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BBQ Beef Ribs with Monkey Gland Sauce

 
BBQ Beef Ribs with Monkey Gland Sauce
 

 

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Recipe

BBQ Beef Ribs with Monkey Gland Sauce

This sauce will really have you covered for almost anything on Pesach. You can cook your ribs, roast and brisket in it or simply spoon it over, steak, schnitzels, burgers, chops and wors (South African sausage). It's great with everything - Ok maybe not ice cream!! For the same amount of work I would double up on this recipe, it will be worth it!!

Times

  • Prep Time : 30 min
  • Cook Time : 3 hour
  • Ready Time : 3 hour, 30 min

Servings

4-6

Ingredients

  • 2 short rib roasts cut into individual ribs

Sauce

  • 2 cups finely chopped onions
  • 1 teaspoon crushed garlic
  • 1 tablespoon fresh ginger, grated
  • 1 cup finely chopped tomatoes
  • 1 cup Granny Smith apples, peeled and grated
  • 1 cup tomato sauce
  • 1 cup chutney* click for recipe
  • 1/2 cup red wine
  • 1 cup sugar
  • 1/4 cup no fish Worcheshire or 1 beef bouillion cube

Directions

Fry the ribs, meat side down first then on the remaining sides until evenly tanned!

Make up the sauce:

In a medium to large saucepan, fry the onions and ginger in oil until golden brown. You really want that lovely caramelized look to the onions.

Add the garlic, tomatoes and grated apple. Continue to fry until soft.

Add the rest of the ingredients, mix well and allow to simmer for 30 – 45 minutes with the lid lying loosely on top of the pot. You need to keep an eye on it, especially towards the end of the cooking process, as it can catch on the bottom of the pan and burn.

Either blend in a food processor or with hand blender until smooth.

Allow to cool and refrigerate in a glass jar or plastic bottle.

Pour sauceover ribs. You may not need all the sauce but ensure the ribs are well coated.

Place into roasting dish, cover and roast (meaty side up, facing you) for 1 hour on 350 Deg F then reduce heat to 300 and continue to roast covered for 2 hours. Remove cover and check that they are nicely glazed, if too dry add a little more sauce and continue to cook. If the liquid is too loose and needs to thicken up to form a nice glaze, remove the tin foil and continue to cook until the sauce reduces and thickens up.  I have also roasted them in a clear cooking bag with great success, because they stay lovely and moist and brown well. If they look like they’re getting to dark then all you need to do is cover the bag in the roasting dish with tin foil.

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About The Kosher Butcher's Wife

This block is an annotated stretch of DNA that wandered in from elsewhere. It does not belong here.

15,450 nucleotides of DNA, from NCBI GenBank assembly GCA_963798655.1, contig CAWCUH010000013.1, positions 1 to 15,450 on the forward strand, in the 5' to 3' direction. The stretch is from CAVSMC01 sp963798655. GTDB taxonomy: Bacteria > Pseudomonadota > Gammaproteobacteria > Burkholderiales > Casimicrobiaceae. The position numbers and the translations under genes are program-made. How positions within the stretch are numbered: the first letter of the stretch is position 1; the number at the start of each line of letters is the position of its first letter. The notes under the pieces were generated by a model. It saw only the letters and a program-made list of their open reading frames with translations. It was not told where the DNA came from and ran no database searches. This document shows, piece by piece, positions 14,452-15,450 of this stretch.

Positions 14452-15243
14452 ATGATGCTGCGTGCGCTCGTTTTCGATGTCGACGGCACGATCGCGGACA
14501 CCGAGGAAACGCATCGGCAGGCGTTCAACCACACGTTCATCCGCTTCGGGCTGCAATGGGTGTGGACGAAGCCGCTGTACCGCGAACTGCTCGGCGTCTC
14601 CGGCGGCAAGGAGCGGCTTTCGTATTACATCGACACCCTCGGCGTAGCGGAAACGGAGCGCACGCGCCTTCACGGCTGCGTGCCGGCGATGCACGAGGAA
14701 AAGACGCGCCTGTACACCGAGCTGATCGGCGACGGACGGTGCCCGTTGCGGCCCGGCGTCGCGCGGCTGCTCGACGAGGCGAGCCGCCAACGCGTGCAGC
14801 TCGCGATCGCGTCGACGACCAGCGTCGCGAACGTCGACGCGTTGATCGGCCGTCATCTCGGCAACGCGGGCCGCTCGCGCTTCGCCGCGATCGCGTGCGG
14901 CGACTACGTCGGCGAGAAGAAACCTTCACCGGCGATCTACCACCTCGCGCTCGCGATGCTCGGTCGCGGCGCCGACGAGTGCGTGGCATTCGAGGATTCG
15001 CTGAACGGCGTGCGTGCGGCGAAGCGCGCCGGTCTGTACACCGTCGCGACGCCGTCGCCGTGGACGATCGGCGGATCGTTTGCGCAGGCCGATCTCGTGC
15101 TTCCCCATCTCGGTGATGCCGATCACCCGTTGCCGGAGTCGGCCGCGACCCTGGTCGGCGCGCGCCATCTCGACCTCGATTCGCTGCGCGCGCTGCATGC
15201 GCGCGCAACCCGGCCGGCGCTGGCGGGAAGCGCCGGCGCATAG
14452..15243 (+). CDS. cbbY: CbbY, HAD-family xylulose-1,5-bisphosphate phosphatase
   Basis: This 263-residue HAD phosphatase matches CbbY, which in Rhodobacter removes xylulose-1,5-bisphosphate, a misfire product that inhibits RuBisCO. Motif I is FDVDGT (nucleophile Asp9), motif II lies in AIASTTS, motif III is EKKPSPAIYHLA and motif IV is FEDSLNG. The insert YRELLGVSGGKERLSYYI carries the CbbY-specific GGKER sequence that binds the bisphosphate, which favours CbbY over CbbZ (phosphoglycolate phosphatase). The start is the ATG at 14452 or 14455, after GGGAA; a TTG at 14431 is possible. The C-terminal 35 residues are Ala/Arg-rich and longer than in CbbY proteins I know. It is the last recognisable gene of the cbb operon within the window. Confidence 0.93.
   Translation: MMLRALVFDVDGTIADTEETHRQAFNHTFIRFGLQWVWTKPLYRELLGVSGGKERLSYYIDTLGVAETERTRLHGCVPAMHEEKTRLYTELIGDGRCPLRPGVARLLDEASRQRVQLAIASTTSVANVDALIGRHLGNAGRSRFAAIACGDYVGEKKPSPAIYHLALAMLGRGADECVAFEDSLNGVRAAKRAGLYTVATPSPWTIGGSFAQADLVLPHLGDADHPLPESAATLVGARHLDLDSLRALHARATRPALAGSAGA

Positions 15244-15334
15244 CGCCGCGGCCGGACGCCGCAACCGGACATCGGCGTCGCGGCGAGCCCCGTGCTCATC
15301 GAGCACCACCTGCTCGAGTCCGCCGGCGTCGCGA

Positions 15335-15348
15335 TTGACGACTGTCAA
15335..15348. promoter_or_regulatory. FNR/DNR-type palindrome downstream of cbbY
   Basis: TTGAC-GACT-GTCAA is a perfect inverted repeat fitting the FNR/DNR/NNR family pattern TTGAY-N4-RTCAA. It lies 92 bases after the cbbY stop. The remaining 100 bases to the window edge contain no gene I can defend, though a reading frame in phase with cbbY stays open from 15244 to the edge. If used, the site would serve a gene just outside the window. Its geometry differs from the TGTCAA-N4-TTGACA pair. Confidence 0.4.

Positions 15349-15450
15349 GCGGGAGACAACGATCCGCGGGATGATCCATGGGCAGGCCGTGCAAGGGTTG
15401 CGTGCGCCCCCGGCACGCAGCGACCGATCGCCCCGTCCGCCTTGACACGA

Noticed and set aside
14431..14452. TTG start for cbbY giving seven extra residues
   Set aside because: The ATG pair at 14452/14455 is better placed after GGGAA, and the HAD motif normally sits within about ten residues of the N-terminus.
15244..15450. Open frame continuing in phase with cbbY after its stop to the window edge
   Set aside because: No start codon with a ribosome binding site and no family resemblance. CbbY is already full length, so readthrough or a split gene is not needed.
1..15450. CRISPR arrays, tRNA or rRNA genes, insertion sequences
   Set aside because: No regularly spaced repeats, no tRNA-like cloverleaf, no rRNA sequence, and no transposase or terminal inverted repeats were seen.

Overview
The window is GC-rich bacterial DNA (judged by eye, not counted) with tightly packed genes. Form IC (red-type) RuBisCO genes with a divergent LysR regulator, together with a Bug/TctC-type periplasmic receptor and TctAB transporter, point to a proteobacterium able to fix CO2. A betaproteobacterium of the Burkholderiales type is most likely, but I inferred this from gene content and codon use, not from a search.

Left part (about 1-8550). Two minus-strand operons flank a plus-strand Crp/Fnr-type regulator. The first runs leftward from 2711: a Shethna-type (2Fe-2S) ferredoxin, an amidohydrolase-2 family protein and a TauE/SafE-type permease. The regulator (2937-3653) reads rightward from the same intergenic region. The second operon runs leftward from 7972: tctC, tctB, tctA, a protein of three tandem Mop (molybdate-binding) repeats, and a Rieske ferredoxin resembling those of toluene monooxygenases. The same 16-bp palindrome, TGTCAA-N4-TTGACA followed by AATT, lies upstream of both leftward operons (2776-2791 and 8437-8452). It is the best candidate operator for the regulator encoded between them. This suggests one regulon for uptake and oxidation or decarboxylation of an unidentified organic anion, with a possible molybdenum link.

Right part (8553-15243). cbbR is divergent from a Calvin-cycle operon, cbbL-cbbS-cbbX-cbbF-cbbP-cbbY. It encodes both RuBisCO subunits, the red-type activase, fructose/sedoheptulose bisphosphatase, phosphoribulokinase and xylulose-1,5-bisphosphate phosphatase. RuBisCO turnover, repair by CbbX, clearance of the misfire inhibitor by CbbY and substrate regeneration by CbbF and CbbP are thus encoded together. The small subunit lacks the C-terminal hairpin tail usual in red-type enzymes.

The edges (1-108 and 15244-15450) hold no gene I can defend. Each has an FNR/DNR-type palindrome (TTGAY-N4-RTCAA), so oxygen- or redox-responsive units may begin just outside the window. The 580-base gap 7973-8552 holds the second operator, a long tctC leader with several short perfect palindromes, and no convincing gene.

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Sharon Lurie is The Kosher Butcher's Wife. Written in a humorous, fun style, Sharon's first book, Cooking with the Kosher Butcher's Wife, set out to dispel the old myth that kosher meat is tough, dry and boring and in doing so, took the monotony our of mince and put the bounce back into Brisket. In her latest book 'Celebrating with the Kosher Butcher's Wife, Sharon takes you on her trip down memory lane, where she proves traditional recipes don't have to be tired and old fashioned, but rather, very trendy and abosulutely delicious.. Visit Celebrating with the Kosher Butcher's Wife!

 

comments

 

6 Responses to BBQ Beef Ribs with Monkey Gland Sauce

  1. Yummo, and not a monkey gland in sight! LOL!

  2. Too good to pass up. Have to try this — we eat short ribs throughout the year, especially starting now when the warm weather comes.

  3. avatar says: HarleeM1

    How did the sauce get the name, “monkey gland?” I only clicked on to see why. Monkeys glands? Monkeys can’t possibly be Kosher! And even if they were…oy gevalt, what a shonda!

  4. No Monkeys,no glands!! But oh so delicious. In fact, I have buckets of it stored in my fridge and freezer (would hate run out!)It is a South African version of BBQ sauce and there are many stories as to how the name came about. I guess they were monkey-ing around in the kitchen! We’re so used to the name here in SA but ‘Kohf-Key Sauce’ has a better ring to it! (Kohf = Monkey in Hebrew)

  5. Wish wish less animals were encouraged to be slaughtered by your recipes- you are a great cook for sure and pictures are very appetizing however, as Jews we should encourage a suffering free animal life as well – midos extends to creatures of Hashem – whose voiceless suffering most humans refuse to listen to- in an average lifetime one person eats- 19 cows, 269 chickens, 800 fish – 40 lambs and baby calves!!! That’s why our global warming from the wrong kind of farming is so disastrous

  6. Hi Rhonda, I’m not sure I understand ‘wish less animals were encouraged to be slaughtered by your recipes’. You are 100% correct in saying as Jews we should ‘encourage a suffering free animal life’ and that’s exactly what kosher shechting does. However, if you are referring to ‘Monkey gland sauce’ please read the recipe and you will see that no monkey’s glands were used at all – Monkeys for one are certainly not kosher and being a beautiful creature of Hashem would never be considered. ‘Monkey Gland’ was a name derived by Chef’s visiting South Africa once – why on earth they gave it that name is beyond me! You can google it and try to find an answer. I did and I’m still confused but I’m certainly not confused about the delicious taste of this sauce. Maybe we should call it Kohf-key sauce (Kohf = monkey in Hebrew). Please make it, you will love it – it is one of my most popular requests. BTW we don’t shecht baby calves in South AFrica so we don’t ever get to taste veal.

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